Daily variations in blood pressure may lead to greater decline in elderly cognition.

High blood pressure, or hypertension, affects 17.5% of Canadians over the age of 12 and 1 in every 3 American adults however, the rates are not the same for everyone with elderly adults over the age of 65 being most affected. Hypertension is known to be a risk factor for a number of other conditions including: heart failure, stroke and heart attack, vision loss, and kidney disease. Blood pressure raises with age and can also be elevated in people who smoke, who drink, or have diabetes or obesity. We often have our average blood pressure measured by doctors to understand if our hypertension is under control. Normal blood pressure is anything less than 120/80 but this number can vary based on your gender, ethnicity, and age. Our blood does not stay constant from day to day though, it varies depending on what you have eaten, time of day, how hydrated you are, stress, and many other factors. What is still currently under-appreciated is how the daily variation in our blood pressure may affect our health. Now researchers from New Jersey have found out that the day to day variations in blood pressure can affect the ability of the elderly to think and process information.

The researchers collected blood pressure and cognitive function data on about 970 Chinese elderly adults who had been part of another study. They grouped the adults into three groups of around 300 people each based on how variable their blood pressure was from clinic visit to clinic visit. Blood pressure consists of two measurements: 1) the systolic pressure, which is the pressure in the arteries when the heart is contracting and 2) the diastolic pressure, which is the pressure in the arteries when the heart is relaxed. They found that adults who had higher visit to visit variation in their systolic blood pressure (number on top ie. 120) had a faster decline in cognitive function and verbal memory. These were measured by determining the participant’s ability to count backwards from 20, recalling words from a list, recall the date, orientation of objects, and ability to recall commonly used household items. Additionally, a greater variation in the diastolic blood pressure (bottom number ie. 80) was also associated with a decrease in cognitive function. These results were all independent of any changes in the average blood pressure of each person, that is to say, they were only related to how variable a person’s blood pressure was not to their actual blood pressure.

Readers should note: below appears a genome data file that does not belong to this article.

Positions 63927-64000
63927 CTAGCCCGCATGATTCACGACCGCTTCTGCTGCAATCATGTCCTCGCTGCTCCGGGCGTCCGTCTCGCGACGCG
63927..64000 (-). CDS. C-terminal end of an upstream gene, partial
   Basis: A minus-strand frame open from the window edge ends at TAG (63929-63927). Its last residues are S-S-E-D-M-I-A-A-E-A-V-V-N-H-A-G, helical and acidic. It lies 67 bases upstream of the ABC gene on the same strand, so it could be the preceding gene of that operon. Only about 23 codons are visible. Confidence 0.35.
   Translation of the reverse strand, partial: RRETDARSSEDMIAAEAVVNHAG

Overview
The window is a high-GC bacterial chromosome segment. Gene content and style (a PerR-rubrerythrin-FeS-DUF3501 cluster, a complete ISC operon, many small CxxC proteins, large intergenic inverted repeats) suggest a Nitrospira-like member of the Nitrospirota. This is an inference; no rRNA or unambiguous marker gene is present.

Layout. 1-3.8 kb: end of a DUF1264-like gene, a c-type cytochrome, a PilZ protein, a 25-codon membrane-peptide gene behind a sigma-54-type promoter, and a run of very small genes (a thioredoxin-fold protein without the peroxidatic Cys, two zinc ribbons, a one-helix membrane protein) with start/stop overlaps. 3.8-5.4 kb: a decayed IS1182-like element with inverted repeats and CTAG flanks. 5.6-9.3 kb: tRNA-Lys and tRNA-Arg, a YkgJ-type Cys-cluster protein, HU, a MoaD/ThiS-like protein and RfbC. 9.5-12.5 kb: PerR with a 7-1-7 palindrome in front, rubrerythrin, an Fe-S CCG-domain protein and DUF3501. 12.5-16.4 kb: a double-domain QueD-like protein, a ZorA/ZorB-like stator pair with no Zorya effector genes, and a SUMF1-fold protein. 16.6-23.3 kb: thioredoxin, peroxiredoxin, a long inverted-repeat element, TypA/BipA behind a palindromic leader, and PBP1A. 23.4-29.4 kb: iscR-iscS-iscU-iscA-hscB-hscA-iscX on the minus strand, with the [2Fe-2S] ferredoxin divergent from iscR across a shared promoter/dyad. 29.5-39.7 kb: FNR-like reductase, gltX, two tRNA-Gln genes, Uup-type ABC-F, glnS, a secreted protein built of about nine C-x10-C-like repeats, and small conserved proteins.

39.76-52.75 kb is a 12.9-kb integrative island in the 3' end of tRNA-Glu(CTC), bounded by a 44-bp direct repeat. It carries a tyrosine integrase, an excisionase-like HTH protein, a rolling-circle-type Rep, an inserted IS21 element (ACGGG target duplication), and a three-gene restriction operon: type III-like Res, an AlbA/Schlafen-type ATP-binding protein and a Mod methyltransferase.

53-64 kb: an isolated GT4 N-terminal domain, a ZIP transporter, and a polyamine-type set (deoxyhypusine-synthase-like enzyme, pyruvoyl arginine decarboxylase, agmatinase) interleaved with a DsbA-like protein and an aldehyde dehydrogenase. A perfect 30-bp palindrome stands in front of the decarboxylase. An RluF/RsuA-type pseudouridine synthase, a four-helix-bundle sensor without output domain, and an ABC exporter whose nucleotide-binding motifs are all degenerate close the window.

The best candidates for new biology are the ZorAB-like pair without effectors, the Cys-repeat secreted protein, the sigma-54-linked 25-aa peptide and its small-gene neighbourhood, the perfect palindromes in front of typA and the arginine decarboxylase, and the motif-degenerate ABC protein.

Other research has suggested that there is higher visit to visit variability in blood pressure measurements in people with Alzheimer’s and dementia. It is thought that variations in blood pressure could cause temporary poor blood flow to parts of the brain resulting in damage to that region. It is also possible that variations in blood pressure could results in damage to the small vessels of the brain resulting in small brain bleeds. Still more work needs to be done to determine the exact relationship between variable blood pressure and potential brain damage. There are some limitations to this study, 1) some potential variables that affect blood pressure were not available to the researchers (depression, heart rate, etc.) and these may affect the results; and 2) The blood pressure was only measured at clinic visits so we don’t know as much about the actual day to day variation in blood pressure which could be greater than they measured in this study. Still, this research sheds more light on the importance of not only getting your blood pressure down to a reasonable level but also in making sure it doesn’t fluctuate too greatly. It also draws an important link between blood pressure and the health of your brain.

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